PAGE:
7 December 2001
An old derelict sits alone in the park. The aura around him is of despair. From afar the sounds of Christmas carols waft on the air. Merry Christmas.
The scene is from a poignant television and print advertisement, which appears for the first time this Sunday. It is designed to remind New Zealanders that for many, Christmas is a time of heightened depression and hopelessness. And the way in which most New Zealanders think of Christmas in the Park is not as it is for everyone.
Conceived by Matt Shirtcliff of Grey Worldwide advertising agency on behalf of the Salvation Army, the advertisement highlights the darker side of the holiday and the need for those who have, to think of those who have not.
The Salvation Army is gearing up – as it does every year – for one of the periods when its help is most visibly in demand.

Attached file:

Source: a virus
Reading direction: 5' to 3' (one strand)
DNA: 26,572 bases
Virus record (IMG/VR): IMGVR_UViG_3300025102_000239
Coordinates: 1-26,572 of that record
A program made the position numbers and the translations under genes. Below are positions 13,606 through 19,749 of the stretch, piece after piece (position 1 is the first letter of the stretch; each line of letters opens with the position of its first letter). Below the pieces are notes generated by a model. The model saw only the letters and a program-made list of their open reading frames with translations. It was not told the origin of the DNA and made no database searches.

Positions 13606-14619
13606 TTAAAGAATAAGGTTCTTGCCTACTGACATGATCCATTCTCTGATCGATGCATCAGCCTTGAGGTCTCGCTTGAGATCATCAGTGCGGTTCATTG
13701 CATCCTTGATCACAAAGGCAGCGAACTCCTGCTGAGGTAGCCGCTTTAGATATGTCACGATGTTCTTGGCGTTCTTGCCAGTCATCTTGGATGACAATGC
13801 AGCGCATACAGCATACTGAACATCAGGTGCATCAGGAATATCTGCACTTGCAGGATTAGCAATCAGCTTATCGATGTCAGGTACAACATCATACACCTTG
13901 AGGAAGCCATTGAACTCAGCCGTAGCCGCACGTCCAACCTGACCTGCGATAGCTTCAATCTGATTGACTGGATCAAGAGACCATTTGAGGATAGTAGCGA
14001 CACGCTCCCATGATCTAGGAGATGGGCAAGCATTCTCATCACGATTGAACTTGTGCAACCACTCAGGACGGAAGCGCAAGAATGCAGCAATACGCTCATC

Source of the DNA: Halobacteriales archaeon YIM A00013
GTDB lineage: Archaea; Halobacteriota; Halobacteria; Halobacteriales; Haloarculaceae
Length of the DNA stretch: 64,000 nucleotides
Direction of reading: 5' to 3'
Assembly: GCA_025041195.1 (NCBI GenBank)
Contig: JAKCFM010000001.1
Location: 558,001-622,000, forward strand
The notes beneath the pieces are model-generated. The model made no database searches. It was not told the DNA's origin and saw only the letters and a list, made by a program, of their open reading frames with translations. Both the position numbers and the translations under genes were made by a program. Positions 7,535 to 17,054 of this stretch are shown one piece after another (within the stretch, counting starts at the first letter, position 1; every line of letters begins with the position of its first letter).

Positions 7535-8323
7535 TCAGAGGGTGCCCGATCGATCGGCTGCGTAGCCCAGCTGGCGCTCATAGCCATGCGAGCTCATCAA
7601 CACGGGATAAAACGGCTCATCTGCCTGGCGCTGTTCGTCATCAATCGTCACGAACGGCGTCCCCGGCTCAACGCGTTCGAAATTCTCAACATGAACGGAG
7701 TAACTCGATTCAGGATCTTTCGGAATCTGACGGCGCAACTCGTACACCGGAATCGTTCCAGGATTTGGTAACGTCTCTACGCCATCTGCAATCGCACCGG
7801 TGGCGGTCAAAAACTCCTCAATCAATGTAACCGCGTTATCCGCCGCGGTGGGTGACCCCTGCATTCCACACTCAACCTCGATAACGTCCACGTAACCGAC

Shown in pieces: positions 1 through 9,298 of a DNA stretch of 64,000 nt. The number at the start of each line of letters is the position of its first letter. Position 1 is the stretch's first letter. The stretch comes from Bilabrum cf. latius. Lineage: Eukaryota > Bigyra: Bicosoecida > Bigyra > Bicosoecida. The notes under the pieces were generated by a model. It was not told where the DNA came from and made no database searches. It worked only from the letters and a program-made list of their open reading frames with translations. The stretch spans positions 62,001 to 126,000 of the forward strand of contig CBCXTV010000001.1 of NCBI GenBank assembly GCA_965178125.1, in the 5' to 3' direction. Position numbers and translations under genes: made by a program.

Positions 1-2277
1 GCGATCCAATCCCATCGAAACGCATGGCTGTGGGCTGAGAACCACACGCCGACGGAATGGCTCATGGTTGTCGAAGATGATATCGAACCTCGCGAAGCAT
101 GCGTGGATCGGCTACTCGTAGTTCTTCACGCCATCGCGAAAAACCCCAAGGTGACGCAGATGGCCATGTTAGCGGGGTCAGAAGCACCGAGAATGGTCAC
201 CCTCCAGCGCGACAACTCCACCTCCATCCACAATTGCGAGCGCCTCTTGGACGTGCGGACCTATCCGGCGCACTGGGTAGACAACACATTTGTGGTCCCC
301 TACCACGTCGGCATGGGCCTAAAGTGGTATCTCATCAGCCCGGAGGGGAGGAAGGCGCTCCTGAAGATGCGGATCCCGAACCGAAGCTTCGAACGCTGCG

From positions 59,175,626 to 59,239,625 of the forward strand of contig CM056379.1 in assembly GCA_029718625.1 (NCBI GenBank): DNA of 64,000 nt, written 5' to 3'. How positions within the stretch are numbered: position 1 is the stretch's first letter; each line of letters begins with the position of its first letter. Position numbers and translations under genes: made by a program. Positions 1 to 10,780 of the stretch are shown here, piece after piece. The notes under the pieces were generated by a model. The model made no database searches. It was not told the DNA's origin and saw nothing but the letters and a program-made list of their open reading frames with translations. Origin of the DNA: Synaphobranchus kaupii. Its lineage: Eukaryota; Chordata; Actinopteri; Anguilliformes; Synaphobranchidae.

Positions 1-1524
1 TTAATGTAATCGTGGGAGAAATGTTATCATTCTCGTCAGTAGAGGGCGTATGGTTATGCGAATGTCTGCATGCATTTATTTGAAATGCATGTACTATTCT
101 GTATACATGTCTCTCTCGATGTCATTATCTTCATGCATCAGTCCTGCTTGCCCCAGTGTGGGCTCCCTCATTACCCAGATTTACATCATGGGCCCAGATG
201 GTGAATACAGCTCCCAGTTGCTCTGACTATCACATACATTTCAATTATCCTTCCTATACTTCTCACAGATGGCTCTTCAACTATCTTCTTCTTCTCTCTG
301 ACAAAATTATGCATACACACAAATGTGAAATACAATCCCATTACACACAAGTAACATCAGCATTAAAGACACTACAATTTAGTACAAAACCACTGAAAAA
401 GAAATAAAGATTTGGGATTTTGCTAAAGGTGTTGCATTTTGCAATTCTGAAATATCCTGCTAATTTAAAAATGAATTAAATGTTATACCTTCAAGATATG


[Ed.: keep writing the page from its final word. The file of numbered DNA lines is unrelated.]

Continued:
While Colonel Don Oliver, Salvation Army public relations officer for the northern region, says “need knows no season”, he confirms Christmas is a time when people’s hardship is hardest to bear.
“There are homeless people, people living alone, people in despair, families with no presents for the children, no food on the table.
“It’s our aim to offer hope to these people and practical help in the form of clothing, food and furniture as well as counselling and rehabilitation.”
Last Christmas, the Salvation Army gave out 5000 hampers and 11,500 toys for children. Last year, it delivered 25,000 meals-on-wheels and handed out 32,500 food parcels.
Colonel Oliver hopes the advertisement will prompt people to make donations to help the Salvation Army bring hope to New Zealanders in need this Christmas.
“Grey Worldwide, and the other organisations which have given their time and resources to help us highlight the need, have shown just the kind of spirit that could make this Christmas a better one for so many people.”
Agencies which combined to produce the advertisement include Flying Fish (production), Digitalpost (post production), and Rachael Davies (director). APPRA waived music copyright fees.
People wanting to make donations can call the free phone
(0800 530 000) included on the advertisement.